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‘Bigger than Rhode Island’: NASA on largest comet ever spotted. See photos

The nucleus is about 50 times larger than that found at the heart of the most known comets and its mass is estimated to be 500 trillion tons, a hundred thousand times bigger than the mass of a typical comet, NASA confirmedPremium
The nucleus is about 50 times larger than that found at the heart of the most known comets and its mass is estimated to be 500 trillion tons, a hundred thousand times bigger than the mass of a typical comet, NASA confirmed

  • First spotted in 2010, the largest comet - C/2014 UN271- is headed toward Earth at 22,000 miles per hour from the edge of the solar system.

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C/2014 UN271, the largest comet ever seen by astronomers, has an estimated diameter of approximately 80 miles, NASA’s Hubble Space Telescope has confirmed adding that “it is larger than the U.S. state of Rhode Island." The nucleus is about 50 times larger than that found at the heart of the most known comets and its mass is estimated to be 500 trillion tons, a hundred thousand times bigger than the mass of a typical comet.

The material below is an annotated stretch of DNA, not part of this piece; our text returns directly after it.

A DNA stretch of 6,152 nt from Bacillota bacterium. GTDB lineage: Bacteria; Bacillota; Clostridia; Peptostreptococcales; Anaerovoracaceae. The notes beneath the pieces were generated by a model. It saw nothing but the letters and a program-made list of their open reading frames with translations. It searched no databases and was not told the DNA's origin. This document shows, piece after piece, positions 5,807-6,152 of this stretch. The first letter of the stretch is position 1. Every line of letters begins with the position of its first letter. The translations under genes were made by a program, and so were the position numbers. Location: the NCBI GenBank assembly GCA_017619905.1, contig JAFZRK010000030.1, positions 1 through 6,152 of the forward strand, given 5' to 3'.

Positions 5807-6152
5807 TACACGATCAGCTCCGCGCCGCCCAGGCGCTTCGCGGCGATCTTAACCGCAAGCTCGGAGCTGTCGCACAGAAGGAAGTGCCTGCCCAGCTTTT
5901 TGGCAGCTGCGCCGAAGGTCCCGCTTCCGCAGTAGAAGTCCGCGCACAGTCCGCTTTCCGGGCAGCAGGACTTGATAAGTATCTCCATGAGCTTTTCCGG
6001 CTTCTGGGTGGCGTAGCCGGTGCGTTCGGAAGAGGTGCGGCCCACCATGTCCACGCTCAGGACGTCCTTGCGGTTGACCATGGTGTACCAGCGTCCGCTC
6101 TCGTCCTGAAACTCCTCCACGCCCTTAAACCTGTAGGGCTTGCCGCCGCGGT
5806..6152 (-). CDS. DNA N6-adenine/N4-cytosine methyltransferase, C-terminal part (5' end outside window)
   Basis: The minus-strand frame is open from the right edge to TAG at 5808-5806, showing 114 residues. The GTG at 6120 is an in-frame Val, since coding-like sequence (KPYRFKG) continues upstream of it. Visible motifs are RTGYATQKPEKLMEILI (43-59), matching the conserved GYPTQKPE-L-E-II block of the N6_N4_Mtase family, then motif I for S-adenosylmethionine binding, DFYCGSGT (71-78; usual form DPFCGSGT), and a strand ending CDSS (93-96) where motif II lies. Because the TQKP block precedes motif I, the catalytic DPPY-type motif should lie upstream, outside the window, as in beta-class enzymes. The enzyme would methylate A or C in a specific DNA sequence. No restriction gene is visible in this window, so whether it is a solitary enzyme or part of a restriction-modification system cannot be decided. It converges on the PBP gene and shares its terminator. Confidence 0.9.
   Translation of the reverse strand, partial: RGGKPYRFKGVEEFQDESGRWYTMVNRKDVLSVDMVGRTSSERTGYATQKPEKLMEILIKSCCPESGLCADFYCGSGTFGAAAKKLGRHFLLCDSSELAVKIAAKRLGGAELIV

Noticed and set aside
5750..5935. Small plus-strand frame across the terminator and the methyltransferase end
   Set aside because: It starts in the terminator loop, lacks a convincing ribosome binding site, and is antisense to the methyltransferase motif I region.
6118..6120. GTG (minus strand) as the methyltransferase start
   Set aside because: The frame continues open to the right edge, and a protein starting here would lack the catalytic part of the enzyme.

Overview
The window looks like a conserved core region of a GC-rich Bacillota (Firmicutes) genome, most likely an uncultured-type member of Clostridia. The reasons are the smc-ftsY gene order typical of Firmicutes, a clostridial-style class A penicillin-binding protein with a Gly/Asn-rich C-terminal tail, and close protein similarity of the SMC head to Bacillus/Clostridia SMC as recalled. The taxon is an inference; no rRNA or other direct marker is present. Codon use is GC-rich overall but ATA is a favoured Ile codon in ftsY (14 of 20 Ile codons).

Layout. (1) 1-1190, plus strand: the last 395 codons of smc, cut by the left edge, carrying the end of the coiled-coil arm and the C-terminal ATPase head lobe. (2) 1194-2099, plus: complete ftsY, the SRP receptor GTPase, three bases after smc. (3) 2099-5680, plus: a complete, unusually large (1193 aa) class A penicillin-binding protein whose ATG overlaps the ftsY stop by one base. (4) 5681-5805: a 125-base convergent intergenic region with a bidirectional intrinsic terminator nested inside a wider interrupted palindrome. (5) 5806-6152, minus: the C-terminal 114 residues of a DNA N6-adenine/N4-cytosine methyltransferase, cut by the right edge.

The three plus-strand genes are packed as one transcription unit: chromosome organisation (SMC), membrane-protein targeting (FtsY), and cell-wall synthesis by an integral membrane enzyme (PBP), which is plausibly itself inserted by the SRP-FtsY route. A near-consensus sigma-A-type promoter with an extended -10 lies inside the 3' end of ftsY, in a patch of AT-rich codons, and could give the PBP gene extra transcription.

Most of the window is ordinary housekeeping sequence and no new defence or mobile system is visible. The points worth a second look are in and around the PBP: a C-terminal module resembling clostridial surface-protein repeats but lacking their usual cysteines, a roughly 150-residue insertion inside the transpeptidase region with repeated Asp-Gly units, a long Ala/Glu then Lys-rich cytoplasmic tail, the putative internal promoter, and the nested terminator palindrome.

First spotted in 2010, the comet is headed toward Earth at 22,000 miles per hour from the edge of the solar system. But NASA asserted that there is nothing to worry about as “the comet won’t come any closer to Earth than Saturn". It has been calculated that the comet will never get closer than 1 billion miles away from the sun, which won’t be until the year 2031.

C/2014 UN271 was discovered by astronomers Pedro Bernardinelli and Gary Bernstein in archival images from the Dark Energy Survey at the Cerro Tololo Inter-American Observatory in Chile. Since then, it has been intensively studied.

“This is an amazing object, given how active it is when it’s still so far from the Sun," said the paper’s lead author Man-To Hui of the Macau University of Science and Technology, Taipa Macau. “We guessed the comet might be pretty big, but we needed the best data to confirm this." Macau’s team used Hubble to take five photos of the comet in January.

The previous record-holder is comet C/2002 VQ94, with a nucleus estimated to be 60 miles across. It was discovered in 2002 by the Lincoln Near-Earth Asteroid Research (LINEAR) project.

(With inputs from agencies)

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